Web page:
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Make your home (and community) less delicious for bears

Conservation Officers Nicole Caithness and Hilary Demerais out on “bear awareness patrol” earlier this week with City Bylaw Officers Matt Hammond and Bryan Dunnett. City of Prince George photo

“Knock, knock”

“Who’s there?”

If you have not made your home “bear-proof,” it could be a bear.

It could also be staff from City of Prince George Bylaw Services and the BC Conservation Officer Service (COS) popping by to make sure bears are not tempted to pay your home a visit.

For the next four weeks, Bylaw Officers and conservation officers are going door-to-door in Prince George to help educate residents about how to keep their yards free of food sources for wildlife – particularly bears. In recent years, bears have been gorging themselves on calorie-rich garbage and other unnatural food sources in Prince George in an attempt to fatten up for hibernation.

Watch a video about this initiative on the City YouTube channel.

This year is shaping up to be one of the worst years ever for bear/human interactions in Prince George. Since April 1, about the time bears begin leaving their den in the spring, the COS has received more than 1300 reports of problematic bears in the community – more than 500 in the month of September alone. In comparison, the COS received about 900 such calls in all of 2019.

The consequences of providing bears with easy access to unnatural food sources are obvious: more bears and more bears needing to be put down. Bears can obtain, in one garbage cart, the same amount of nutrients they can obtain in almost an entire day of foraging in the wild and well-fed sows produce more cubs. Food that is more available means bears are more tolerant of other bears and of humans – which is bad for bears and bad for people.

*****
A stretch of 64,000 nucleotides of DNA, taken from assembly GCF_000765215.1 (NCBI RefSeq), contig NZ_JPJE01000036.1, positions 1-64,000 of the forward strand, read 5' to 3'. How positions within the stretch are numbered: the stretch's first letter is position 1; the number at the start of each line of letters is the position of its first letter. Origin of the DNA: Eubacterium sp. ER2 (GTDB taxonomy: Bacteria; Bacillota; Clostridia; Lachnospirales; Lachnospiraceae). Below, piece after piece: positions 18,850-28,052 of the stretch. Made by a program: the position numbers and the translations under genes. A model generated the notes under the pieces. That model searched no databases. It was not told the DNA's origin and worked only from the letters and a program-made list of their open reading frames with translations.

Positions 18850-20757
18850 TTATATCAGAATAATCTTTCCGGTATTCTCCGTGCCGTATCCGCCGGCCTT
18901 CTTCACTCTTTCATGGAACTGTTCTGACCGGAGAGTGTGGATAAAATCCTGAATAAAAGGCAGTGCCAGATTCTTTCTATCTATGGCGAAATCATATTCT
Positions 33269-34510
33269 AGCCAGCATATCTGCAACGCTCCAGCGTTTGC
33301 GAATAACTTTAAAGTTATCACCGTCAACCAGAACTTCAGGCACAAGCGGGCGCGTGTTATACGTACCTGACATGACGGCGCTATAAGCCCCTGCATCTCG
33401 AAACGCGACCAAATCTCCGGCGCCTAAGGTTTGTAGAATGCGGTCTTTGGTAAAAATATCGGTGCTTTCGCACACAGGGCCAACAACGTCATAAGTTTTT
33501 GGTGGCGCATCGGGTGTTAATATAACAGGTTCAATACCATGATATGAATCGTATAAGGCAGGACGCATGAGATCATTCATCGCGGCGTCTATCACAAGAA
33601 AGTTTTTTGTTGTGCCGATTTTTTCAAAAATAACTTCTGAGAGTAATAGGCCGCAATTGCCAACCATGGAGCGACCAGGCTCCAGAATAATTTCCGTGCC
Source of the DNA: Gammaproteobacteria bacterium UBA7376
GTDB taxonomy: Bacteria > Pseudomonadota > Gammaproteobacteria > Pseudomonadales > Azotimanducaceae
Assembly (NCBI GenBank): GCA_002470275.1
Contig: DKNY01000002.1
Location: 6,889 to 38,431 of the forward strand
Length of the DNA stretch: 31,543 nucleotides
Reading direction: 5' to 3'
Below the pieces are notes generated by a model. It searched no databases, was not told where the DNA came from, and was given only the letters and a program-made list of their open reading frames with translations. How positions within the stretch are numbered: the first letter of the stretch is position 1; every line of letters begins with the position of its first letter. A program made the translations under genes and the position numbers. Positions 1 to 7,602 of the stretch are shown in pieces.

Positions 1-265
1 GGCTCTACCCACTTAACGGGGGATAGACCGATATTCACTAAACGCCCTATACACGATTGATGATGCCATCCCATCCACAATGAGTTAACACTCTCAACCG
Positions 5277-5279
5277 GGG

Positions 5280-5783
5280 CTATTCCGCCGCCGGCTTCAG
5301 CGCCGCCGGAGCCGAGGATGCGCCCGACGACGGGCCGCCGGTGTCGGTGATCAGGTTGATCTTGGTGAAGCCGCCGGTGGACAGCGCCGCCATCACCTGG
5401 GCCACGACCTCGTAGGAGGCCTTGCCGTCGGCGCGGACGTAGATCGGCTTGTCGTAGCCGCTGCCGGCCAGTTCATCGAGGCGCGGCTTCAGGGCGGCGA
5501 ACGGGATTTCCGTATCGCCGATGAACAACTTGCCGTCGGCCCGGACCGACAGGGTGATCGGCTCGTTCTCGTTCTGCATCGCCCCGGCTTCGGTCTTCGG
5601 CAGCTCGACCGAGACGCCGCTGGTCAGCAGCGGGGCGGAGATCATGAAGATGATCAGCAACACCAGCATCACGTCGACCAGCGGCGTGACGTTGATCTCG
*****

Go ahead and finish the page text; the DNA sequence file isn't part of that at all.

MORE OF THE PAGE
During their “bear awareness patrols,” Bylaw Officers will be visiting residents in neighbourhoods scheduled to have their garbage collected the following day. Many homeowners are unaware that according to City bylaw, residents are not to put out their garbage carts until 4:00am on the day they are scheduled to have their garbage collected or be subject to a $300 fine. The City’s Property Maintenance Bylaw also states that residents who keep wildlife attractants, including birdfeeders and fruit trees, in a way that they are accessible to wildlife may be subject to a $200 fine.

Here are some tips on how residents can “bear-proof” their homes, including:

  • Storing garbage carts inside structures such as garages and sheds whenever possible. If this is not possible, secure the lids of the carts using rope, bungee cord, and other devices such as a ratchet strap.
  • Not growing fruit-bearing trees or plants on your property and regularly remove any ripe fruit and vegetables.
  • Cleaning outdoor barbecues and grease traps regularly.
  • Feeding pets indoors and remove bird feeders during the spring to autumn months.
  • Rinsing out all recycling materials.

Find more ways of making your home less attractive to hungry bears and other wildlife on the City website.

Earlier this year, crews with the City of Prince George began installing new signs at parks and City-owned greenspaces known to be frequented by bears. The signs have been installed at trailheads and in active bear corridor areas and include information on how to stay safe in bear country and how to report a bear to the BC Conservation Officer Service. The City has already installed more than 50 of these signs around the city.

In 2019, the City introduced about 300 bear-resistant residential garbage carts to the Hart Highlands Croft neighbourhood as part of a two-year pilot project to help deter bears from trying to access garbage contained in residential bins.

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